Quote-of-the-day mailing list
-------- Original Message --------
Subject: qotd: Keep people out of Medicaid to avoid fraud?
Date: Mon, 13 May 2013 10:11:19 -0700
From: Don McCanne <email@example.com>
To: Quote-of-the-Day <firstname.lastname@example.org>
Los Angeles Times
May 10, 2013
Healthcare puts Jerry Brown, Capitol Democrats on different sides
By Anthony York and Chris Megerian
With California's deficit wiped out and its economy starting to hum,
this was to be a year when Gov. Jerry Brown was free of the budget
logjams that have paralyzed the Capitol.
But instead, the governor has a fight on his hands — with his fellow
Democrats. He is on a collision course with them over how to reshape the
state's sprawling, complicated healthcare system to conform with
President Obama's national overhaul.
The sticking points in extending public healthcare to more Californians
include how many to add to state insurance rolls, how much to pay
doctors and hospitals, and how much money to give counties for their
care of the indigent.
The Democrats who control the Legislature — with a veto-proof
supermajority — want to make it easier to obtain public insurance than
Brown does and send more money to the doctors, hospitals and counties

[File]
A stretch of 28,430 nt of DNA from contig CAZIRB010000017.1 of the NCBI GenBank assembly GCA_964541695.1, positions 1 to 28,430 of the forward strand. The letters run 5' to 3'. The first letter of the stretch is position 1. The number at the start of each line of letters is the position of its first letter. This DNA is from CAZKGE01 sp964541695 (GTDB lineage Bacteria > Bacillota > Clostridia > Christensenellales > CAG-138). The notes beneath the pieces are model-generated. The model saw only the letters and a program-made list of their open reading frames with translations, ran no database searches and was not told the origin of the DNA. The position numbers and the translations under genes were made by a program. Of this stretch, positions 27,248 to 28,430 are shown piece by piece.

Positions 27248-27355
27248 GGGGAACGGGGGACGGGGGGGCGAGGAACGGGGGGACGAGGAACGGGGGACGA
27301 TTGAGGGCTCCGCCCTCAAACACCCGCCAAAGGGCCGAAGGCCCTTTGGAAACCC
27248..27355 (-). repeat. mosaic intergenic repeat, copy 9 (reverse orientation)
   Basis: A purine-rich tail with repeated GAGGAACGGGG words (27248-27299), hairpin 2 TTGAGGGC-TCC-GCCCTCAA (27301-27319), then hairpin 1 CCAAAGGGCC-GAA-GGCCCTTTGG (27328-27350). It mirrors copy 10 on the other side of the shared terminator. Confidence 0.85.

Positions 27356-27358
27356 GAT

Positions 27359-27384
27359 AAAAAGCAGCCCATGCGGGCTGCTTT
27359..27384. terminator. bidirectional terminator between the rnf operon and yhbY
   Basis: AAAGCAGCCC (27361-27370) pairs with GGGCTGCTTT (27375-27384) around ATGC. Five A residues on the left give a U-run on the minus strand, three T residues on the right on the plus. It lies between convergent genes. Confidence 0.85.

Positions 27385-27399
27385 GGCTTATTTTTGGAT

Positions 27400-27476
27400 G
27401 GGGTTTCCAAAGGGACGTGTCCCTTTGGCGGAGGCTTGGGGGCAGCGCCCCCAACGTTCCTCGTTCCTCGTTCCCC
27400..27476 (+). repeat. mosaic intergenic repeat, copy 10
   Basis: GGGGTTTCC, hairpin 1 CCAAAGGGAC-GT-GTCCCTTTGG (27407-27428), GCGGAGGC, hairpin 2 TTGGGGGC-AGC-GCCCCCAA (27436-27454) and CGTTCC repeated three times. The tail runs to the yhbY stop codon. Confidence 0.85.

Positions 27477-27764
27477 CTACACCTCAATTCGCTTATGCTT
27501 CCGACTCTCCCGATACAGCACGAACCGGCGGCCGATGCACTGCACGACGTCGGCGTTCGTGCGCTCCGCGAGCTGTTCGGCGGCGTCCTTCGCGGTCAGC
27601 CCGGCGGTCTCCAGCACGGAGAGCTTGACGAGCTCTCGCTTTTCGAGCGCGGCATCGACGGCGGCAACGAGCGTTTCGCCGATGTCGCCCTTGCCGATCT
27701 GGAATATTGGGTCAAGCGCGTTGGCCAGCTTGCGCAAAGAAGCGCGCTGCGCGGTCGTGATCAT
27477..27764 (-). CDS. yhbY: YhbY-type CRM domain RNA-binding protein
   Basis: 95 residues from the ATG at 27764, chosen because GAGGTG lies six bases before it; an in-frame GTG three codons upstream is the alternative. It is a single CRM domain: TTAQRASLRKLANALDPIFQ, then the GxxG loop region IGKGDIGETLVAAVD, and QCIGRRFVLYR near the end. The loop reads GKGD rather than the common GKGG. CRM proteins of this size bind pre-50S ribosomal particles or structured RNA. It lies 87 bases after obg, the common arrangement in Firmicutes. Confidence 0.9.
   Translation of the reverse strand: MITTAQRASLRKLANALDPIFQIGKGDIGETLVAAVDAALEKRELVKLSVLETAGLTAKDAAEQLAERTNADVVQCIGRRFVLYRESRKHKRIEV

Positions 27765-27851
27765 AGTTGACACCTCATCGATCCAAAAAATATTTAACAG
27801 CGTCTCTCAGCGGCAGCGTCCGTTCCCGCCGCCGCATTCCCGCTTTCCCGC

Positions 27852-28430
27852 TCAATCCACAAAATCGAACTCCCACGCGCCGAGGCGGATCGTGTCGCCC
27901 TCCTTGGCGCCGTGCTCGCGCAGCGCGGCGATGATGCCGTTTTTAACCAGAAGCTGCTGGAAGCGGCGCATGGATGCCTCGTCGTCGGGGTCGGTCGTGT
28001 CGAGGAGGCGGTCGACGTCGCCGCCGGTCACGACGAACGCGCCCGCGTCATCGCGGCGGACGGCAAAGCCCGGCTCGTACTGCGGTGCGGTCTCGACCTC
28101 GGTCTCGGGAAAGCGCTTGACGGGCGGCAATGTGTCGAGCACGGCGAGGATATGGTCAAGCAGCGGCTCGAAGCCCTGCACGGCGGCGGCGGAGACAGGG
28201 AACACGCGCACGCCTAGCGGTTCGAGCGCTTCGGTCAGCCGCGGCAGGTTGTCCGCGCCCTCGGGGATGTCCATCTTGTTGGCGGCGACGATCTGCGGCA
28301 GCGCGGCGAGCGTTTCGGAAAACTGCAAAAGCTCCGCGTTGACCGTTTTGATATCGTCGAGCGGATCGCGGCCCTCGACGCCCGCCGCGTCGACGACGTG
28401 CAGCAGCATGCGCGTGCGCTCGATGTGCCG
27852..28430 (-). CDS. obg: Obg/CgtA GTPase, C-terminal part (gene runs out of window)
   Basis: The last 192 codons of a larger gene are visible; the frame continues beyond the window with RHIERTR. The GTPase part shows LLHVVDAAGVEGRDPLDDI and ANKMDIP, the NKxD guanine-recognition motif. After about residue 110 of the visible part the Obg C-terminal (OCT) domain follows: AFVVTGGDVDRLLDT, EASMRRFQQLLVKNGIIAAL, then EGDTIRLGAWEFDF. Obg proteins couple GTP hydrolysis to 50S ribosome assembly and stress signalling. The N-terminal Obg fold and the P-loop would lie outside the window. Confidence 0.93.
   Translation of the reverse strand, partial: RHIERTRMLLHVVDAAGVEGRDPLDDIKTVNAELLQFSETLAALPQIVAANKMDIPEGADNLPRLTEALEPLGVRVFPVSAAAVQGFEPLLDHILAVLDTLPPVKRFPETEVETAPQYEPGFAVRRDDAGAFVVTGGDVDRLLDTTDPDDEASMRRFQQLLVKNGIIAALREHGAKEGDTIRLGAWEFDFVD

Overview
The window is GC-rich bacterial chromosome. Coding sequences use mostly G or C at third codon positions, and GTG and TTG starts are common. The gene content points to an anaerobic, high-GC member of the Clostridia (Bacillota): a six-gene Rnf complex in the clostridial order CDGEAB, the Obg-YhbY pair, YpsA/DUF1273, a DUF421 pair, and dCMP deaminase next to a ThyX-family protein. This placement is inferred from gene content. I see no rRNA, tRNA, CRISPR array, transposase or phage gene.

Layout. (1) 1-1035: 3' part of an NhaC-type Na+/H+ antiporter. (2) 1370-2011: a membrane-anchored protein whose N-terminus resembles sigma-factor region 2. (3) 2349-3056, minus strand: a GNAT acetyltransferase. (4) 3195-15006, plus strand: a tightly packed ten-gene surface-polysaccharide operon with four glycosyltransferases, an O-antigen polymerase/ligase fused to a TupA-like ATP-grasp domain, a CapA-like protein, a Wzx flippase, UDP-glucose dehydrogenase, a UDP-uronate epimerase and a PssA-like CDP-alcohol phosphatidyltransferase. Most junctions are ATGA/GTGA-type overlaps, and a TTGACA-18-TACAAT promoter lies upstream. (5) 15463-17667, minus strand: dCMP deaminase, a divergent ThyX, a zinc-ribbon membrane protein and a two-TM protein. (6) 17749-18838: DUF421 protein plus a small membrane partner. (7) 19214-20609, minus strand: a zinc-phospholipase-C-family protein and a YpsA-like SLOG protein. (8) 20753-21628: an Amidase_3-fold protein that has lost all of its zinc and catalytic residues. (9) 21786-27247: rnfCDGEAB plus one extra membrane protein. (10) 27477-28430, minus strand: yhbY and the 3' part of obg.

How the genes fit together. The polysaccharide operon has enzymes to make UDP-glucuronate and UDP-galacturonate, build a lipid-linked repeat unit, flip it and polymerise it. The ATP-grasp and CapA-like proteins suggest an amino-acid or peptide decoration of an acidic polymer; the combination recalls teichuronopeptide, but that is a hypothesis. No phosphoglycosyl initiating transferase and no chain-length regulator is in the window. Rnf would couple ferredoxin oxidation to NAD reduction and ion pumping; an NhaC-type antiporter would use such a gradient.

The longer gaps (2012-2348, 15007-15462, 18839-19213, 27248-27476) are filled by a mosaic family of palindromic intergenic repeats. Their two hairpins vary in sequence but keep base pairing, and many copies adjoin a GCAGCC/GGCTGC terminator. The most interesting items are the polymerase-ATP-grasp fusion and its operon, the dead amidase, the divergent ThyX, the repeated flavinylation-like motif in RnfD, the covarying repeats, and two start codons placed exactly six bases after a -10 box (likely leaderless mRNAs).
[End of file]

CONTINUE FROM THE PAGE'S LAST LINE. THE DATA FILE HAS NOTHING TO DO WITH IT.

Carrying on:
than the governor wants to part with.
The major bill that would expand public insurance under Medi-Cal is from
Assembly Speaker John A. Pérez (D-Los Angeles). The measure would make
it easier for Californians to enroll in the program by allowing people
to sign up online and eliminating requirements that recipients file
semiannual financial reports to prove they are still eligible.
Administration officials have said the governor opposes those changes
out of concern that the easier enrollment process could lead to fraud.
Comment: Isn't the idea of the Affordable Care Act to get as many
people covered as is possible, considering the administrative
complexities of this highly flawed model of reform? So what does
California Governor Jerry Brown recommend? Do not make enrollment easier
since it might lead to fraud!
Enrollment fraud could not possibly occur under a single payer system
since it automatically enrolls everyone. We need a change in attitude. A
single payer system would start us thinking in the right way about how
to cover everyone and still pay for it.